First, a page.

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The Moral Choice Machine

Schramowski, Patrick ; Turan, Cigdem ; Jentzsch, Sophie ; Rothkopf, Constantin ; Kersting, Kristian (2021):
The Moral Choice Machine. (Publisher's Version)
In: Frontiers in Artificial Intelligence, 3, Frontiers, e-ISSN 2624-8212,
DOI: 10.26083/tuprints-00019231,
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Item Type: Article
Origin: Secondary publication via sponsored Golden Open Access
Status: Publisher's Version
Title: The Moral Choice Machine
Language: English
Abstract:

Allowing machines to choose whether to kill humans would be devastating for world peace and security. But how do we equip machines with the ability to learn ethical or even moral choices? In this study, we show that applying machine learning to human texts can extract deontological ethical reasoning about “right” and “wrong” conduct. We create a template list of prompts and responses, such as “Should I [action]?”, “Is it okay to [action]?”, etc. with corresponding answers of “Yes/no, I should (not).” and "Yes/no, it is (not)." The model's bias score is the difference between the model's score of the positive response (“Yes, I should”) and that of the negative response (“No, I should not”). For a given choice, the model's overall bias score is the mean of the bias scores of all question/answer templates paired with that choice. Specifically, the resulting model, called the Moral Choice Machine (MCM), calculates the bias score on a sentence level using embeddings of the Universal Sentence Encoder since the moral value of an action to be taken depends on its context. It is objectionable to kill living beings, but it is fine to kill time. It is essential to eat, yet one might not eat dirt. It is important to spread information, yet one should not spread misinformation. Our results indicate that text corpora contain recoverable and accurate imprints of our social, ethical and moral choices, even with context information. Actually, training the Moral Choice Machine on different temporal news and book corpora from the year 1510 to 2008/2009 demonstrate the evolution of moral and ethical choices over different time periods for both atomic actions and actions with context information. By training it on different cultural sources such as the Bible and the constitution of different countries, the dynamics of moral choices in culture, including technology are revealed. That is the fact that moral biases can be extracted, quantified, tracked, and compared across cultures and over time.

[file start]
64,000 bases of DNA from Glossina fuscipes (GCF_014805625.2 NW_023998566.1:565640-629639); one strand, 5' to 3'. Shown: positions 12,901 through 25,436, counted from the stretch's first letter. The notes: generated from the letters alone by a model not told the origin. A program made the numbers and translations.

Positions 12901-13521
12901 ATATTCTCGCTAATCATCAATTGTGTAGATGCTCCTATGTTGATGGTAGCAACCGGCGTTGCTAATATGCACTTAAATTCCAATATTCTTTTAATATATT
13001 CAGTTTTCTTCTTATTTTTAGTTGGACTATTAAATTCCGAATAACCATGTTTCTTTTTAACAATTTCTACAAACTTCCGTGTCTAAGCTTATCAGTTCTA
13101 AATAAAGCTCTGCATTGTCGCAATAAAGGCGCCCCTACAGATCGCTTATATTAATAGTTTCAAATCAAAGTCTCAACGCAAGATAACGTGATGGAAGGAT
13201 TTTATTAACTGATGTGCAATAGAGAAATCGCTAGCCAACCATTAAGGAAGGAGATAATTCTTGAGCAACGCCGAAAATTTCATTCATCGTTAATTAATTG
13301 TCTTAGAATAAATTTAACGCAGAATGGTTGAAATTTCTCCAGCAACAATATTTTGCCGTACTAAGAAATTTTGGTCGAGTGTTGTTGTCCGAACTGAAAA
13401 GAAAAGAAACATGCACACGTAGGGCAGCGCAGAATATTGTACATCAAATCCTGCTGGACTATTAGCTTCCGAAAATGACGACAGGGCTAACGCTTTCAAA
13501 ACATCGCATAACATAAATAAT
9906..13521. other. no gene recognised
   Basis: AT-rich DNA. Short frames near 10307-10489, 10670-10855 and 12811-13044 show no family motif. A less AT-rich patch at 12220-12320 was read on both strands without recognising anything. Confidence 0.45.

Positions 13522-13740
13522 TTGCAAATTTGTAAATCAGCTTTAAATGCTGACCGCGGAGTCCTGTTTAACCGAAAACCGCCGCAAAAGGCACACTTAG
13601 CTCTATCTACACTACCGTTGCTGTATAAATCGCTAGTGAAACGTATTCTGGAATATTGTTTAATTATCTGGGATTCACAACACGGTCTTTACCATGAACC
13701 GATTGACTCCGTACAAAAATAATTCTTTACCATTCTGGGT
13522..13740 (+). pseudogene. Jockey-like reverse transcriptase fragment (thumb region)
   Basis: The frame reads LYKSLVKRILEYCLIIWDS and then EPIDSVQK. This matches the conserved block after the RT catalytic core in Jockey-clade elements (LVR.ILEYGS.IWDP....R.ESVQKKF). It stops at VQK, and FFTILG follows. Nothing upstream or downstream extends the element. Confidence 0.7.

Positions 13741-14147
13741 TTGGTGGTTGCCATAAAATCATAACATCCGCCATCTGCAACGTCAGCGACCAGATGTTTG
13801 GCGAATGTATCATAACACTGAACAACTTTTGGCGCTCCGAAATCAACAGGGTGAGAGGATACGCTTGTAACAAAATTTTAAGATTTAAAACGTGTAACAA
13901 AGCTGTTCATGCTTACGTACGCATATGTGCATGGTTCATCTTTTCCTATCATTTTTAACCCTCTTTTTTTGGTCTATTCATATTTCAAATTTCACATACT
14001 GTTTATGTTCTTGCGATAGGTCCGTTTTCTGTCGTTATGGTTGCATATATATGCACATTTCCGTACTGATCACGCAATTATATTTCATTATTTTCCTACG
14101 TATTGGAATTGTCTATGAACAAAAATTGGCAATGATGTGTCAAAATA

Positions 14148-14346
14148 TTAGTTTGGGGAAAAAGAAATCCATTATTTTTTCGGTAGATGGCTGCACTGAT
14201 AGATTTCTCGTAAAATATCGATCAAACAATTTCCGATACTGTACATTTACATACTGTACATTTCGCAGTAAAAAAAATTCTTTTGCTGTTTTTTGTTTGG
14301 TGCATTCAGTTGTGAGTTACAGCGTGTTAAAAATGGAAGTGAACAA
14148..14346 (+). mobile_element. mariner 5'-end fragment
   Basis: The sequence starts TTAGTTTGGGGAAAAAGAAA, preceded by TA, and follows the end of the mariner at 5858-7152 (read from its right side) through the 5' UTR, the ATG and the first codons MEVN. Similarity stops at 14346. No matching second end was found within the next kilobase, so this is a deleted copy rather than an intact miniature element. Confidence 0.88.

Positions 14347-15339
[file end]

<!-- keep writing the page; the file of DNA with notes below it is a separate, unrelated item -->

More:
Journal or Publication Title: Frontiers in Artificial Intelligence
Journal volume: 3
Publisher: Frontiers
Collation: 15 Seiten
Classification DDC: 000 Allgemeines, Informatik, Informationswissenschaft > 004 Informatik
100 Philosophie und Psychologie > 150 Psychologie
Divisions: 20 Department of Computer Science > Interactive Graphics Systems
Date Deposited: 04 Aug 2021 07:50
Last Modified: 04 Aug 2021 07:50
DOI: 10.26083/tuprints-00019231
Corresponding Links:
URN: urn:nbn:de:tuda-tuprints-192313
URI: https://tuprints.ulb.tu-darmstadt.de/id/eprint/19231
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